Stephen Newton’s 2013 work ‘Room with a View of Cliffs’ has been chosen by the Madison Museum of Fine Art in Atlanta – Georgia USA to feature in it’s innovative exhibition programming.
The Museum collection includes paintings, sculpture, prints, and ceramics from around the world. The Museum’s print collection now includes works by Picasso, Dali, Chagall, and Roualt.
While Newton’s work is interpreted in many different ways by many different observers, refreshingly in his own words, Newton provides the following rare personal insight in to this specific work:
My paintings never refer to a specific place that could actually be located somewhere. They don’t have any narratives or symbolism or anything to do with dreams or memories, or any other agendas of any sort. One New York critic used the term ‘stultifying indifference’ to describe them, which I think he meant as a compliment – I certainly took it as one (1). Nevertheless, my painting does deal in emotion and tries to intuitively pinpoint emotions and transfer them to the viewer. Many have told me that they are somehow moved by my work or that the image becomes stuck in their head – but they don’t know why. There doesn’t appear to be any obvious reason for this, which can itself be paradoxical or disturbing.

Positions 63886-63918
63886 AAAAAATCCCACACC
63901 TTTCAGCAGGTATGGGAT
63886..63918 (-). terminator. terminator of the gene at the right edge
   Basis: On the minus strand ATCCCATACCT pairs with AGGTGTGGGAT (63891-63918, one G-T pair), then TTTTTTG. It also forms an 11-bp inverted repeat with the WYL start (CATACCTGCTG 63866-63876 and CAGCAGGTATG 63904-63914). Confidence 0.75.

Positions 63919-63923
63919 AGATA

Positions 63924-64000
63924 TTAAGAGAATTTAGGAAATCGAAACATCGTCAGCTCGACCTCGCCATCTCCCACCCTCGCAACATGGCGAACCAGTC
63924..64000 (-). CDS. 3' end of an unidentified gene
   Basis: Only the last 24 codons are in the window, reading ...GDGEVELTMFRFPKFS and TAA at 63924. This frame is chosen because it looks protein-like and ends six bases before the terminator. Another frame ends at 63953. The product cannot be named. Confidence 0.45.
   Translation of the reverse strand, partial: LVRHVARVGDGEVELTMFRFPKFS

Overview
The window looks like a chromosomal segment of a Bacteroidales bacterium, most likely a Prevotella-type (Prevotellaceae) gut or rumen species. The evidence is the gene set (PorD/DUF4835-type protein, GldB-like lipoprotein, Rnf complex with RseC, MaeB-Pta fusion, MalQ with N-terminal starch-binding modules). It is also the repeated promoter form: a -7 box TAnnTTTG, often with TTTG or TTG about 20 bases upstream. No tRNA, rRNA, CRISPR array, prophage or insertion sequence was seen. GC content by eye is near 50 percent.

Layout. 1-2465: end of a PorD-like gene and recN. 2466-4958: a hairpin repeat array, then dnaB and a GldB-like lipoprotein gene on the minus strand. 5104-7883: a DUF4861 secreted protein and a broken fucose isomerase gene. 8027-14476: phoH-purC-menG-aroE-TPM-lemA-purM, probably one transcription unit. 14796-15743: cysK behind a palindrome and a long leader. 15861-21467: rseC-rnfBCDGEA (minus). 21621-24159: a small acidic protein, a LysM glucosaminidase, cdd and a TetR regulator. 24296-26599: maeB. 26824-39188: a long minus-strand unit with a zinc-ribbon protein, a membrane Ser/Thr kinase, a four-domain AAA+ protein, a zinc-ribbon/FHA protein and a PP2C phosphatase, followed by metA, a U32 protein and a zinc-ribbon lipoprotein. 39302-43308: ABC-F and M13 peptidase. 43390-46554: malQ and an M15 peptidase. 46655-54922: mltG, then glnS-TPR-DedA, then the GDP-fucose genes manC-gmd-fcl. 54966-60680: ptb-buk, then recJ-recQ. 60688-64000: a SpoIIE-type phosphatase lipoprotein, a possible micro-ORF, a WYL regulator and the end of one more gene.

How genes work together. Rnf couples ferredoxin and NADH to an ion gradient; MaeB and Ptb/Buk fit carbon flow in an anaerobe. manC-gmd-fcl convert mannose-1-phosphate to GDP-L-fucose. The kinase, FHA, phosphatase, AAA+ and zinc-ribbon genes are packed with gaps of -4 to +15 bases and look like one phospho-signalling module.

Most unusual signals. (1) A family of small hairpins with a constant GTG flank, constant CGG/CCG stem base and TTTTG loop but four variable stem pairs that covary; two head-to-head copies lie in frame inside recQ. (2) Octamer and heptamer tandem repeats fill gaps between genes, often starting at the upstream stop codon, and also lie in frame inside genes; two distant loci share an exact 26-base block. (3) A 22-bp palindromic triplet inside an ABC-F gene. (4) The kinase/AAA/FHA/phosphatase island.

Room with a View of Cliffs is an interior, a psychic interior as much as one that depicts a room. There are only interior or exterior spaces – you are inside or outside; things are either within you or without you. At the core of all my painting is the usually unacknowledged human predicament, so there must be isolation, some barrenness; we are all ultimately alone and of course sooner or later, absolutely alone.
All of my work is seen through an abstract lens. My latest tour in England was called Life in the Abstract. I believe for reasons that I have been writing about for many years that an abstract template is closer to real emotion, that abstracted work somehow distils and intensifies emotion. After all, the overwhelming preponderance of art over the last 50,000 years has been to a degree abstracted and disfigured and it is this abstract essence that can register such an authentic emotional power.
In Room with a View of Cliffs there was however one concession to reality. A few years ago my youngest son bought me a large book on poison frogs, mainly found in South American jungles. Their markings are truly wondrous to behold. One thing is for sure, conceptual art will never compete with nature. The settee and the table in the painting take their markings from a poison frog in that book.
- Donald Kuspit: The Post-Modern Icon – Stephen Newton’s Post-Abstract Paintings. In Stephen Newton – Paintings and Drawings 1997-2000 pp.i-ix. (Ziggurat Books, London, 2000).
Stephen Newton (2014)